4. Hey, cool post Michael.
    Many of the blogs I follow are already mentioned but a couple more are Bowen Kerins who blogs at he also has the best pinball tutorials at He gave a presentation on game shows in math last year at NCTM filled with lots of good stuff.

    I’ve also gotten great stuff from Kate Nowak’s blog at her speed dating lesson is a winner get to that here:

    I have been trying to blog as well. I’m at I think my best post so far is about a review game I have been working on called danger cards. A direct link to that one is

  5. I’m excited to find some new blogs here!!! I don’t really have favorites, not in any meaningful sense of the word. However, I do “star” individual blogposts in my GReader when I think they can provide me with something concretely useful in the classroom (a lesson, an approach, an activity, a trick of the trade). I’m all about the concrete. So I’m going to just list a few from my GReader which have been heavily starred recently but might not be read by everyone (yet)…

    Mathy McMatherson:
    Bob Lochel:
    Thaddeus Wert:

    There are a lot of new people I’ve been talking with on Twitter that I haven’t yet found their blog/added it to my reader. Bad, Sam! Bad!

  6. Blogs I MUST read when they come out with a new post –

    Mathy McMatherson (yes, I know he’s already been mentioned several times, but he is a must read for me).
    Kristen Fouss: She just resonates with me – she and I teach in the same state and sometimes we are just in the same place mentally.
    Amy Gruen: I can always find good stuff from her, even though she hasn’t posted much as of late. Another I am in the same place mentally at times.
    Amber Caldwell: She has some great stuff and has been doing more with Common Core.
    Kim Hughey: Another one like Amy Gruen who has some really great stuff.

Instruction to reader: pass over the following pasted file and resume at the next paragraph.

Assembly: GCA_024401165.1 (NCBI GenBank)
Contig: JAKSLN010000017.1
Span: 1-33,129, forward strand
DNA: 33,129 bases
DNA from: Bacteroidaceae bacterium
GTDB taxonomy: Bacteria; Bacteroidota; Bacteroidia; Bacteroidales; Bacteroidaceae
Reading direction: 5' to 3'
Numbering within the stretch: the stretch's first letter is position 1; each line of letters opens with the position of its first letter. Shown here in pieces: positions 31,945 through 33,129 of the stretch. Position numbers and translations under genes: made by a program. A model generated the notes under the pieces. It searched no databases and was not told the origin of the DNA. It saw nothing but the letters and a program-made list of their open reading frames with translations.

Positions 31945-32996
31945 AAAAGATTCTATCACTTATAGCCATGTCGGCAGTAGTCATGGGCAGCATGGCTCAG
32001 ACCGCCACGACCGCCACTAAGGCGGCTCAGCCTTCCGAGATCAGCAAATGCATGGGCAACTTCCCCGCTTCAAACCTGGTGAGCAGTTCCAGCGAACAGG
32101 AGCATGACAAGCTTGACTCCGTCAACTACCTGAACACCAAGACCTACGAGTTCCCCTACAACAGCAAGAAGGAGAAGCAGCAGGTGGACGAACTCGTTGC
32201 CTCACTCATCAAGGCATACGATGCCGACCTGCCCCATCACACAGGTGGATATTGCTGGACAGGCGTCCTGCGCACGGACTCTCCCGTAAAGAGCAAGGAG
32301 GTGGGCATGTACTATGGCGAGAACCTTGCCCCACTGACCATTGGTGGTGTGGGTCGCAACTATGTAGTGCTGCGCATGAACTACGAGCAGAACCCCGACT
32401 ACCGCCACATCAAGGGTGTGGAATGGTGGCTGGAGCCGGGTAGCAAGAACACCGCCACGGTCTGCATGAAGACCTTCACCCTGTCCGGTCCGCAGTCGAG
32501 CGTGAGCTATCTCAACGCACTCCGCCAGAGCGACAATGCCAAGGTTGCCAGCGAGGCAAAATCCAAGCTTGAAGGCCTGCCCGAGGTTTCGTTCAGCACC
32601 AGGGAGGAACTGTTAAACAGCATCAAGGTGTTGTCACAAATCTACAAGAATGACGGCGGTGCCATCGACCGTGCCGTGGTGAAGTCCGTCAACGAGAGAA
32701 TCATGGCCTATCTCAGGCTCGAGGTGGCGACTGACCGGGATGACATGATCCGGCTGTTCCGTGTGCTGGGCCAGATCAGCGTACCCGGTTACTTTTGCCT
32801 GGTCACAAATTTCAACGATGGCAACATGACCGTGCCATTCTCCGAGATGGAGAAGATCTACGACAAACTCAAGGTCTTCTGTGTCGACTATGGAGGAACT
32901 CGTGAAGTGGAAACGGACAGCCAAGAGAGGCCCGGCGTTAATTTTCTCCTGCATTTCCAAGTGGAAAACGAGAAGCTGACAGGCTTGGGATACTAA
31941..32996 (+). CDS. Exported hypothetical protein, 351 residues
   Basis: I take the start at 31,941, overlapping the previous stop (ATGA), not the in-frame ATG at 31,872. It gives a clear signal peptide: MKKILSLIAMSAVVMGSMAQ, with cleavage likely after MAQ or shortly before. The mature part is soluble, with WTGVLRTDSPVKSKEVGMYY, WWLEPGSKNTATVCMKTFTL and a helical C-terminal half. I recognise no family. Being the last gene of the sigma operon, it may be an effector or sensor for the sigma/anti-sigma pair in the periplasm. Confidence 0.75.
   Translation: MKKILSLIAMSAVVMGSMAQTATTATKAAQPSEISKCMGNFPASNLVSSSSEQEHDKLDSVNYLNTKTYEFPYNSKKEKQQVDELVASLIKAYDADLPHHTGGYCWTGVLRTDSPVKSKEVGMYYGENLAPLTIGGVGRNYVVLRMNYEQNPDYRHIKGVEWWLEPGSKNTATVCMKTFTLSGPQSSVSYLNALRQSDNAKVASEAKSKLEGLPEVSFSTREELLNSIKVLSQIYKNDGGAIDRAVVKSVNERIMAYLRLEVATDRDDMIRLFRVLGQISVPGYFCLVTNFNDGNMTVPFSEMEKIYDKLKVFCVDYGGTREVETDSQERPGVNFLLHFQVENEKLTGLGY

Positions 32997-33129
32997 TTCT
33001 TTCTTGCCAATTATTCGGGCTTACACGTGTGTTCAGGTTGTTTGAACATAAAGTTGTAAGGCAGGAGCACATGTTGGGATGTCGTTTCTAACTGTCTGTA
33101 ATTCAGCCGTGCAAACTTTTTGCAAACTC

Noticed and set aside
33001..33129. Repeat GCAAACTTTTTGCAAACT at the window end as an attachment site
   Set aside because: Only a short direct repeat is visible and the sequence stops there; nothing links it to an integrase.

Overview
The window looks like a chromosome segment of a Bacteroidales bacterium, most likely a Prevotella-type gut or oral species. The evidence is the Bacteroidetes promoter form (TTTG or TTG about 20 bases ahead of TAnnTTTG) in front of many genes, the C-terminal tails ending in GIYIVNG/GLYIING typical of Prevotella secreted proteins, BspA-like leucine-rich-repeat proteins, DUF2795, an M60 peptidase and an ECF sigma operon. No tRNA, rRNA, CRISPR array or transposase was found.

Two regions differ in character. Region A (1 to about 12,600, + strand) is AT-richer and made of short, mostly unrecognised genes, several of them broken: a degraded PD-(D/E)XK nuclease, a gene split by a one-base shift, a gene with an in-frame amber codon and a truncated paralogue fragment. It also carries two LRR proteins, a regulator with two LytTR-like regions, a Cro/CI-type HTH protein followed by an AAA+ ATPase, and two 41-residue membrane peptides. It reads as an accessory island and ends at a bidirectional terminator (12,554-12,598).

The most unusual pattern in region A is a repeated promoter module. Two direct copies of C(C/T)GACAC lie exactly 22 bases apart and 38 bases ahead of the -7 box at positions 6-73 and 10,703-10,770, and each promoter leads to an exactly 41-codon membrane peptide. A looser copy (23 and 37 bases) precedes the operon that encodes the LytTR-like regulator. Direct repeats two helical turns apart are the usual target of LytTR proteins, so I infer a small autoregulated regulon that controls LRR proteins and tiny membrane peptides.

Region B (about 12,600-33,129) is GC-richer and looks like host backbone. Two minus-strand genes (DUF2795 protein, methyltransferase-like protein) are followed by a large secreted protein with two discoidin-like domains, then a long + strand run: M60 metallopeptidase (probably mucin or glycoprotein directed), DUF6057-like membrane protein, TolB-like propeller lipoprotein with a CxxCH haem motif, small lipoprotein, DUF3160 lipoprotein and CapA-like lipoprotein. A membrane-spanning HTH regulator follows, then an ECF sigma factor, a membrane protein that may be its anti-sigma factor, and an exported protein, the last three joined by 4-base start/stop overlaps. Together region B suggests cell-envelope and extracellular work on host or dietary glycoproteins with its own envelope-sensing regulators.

7. I can’t pick favorites or must-reads from 220+ blogs that I subscribe to. When a teacher takes the time to write something, no matter what it is, he/she opens a small window for us to peek into their classroom, into their home, into their hearts — I just feel privileged that I’m invited to look in, at a time that’s convenient for me 🙂

    But here are the ones from top of my head right now that are not on your blogroll or mentioned in comments:
    1) Chris Hunter:
    2) Jonathan Newman:
    3) Nico Rowinsky:
    4) Mike Thayer:
    5) Matt Vaudrey:
    6) Chris Robinson:
    7) Timon Piccini:
    8) Julie Reulbach:
    9) Tom Ward:

  8. Here are a few that have not yet been mentioned that have been helpful for me starting out:

    Math Munch ( If my kids felt that math was half as awesome as I feel every time I read an update, I would be happy.

    I Hope This Old Train Breaks Down… ( Just always really concrete and thoughtful in a way that’s been helpful for me as a first year teacher thinking about specific lessons/units.

    Mr. Honner ( Cool math photos and a great collection of posts on mathematical writing.

    Point of Inflection ( In addition to writing the assessment software that made it much more feasible for me to do SBG from day one of year one, Riley Lark is up there with Dan Meyer in terms of helping me think about how I want my classroom to be a place where math is concrete (not to be conflated with applied).

    I’d be interested to hear which particular blogs anyone found more helpful as they moved through different phases in their teaching. I know that even from student teaching to beginning of year one to now my reading habits have changed along with what I look for.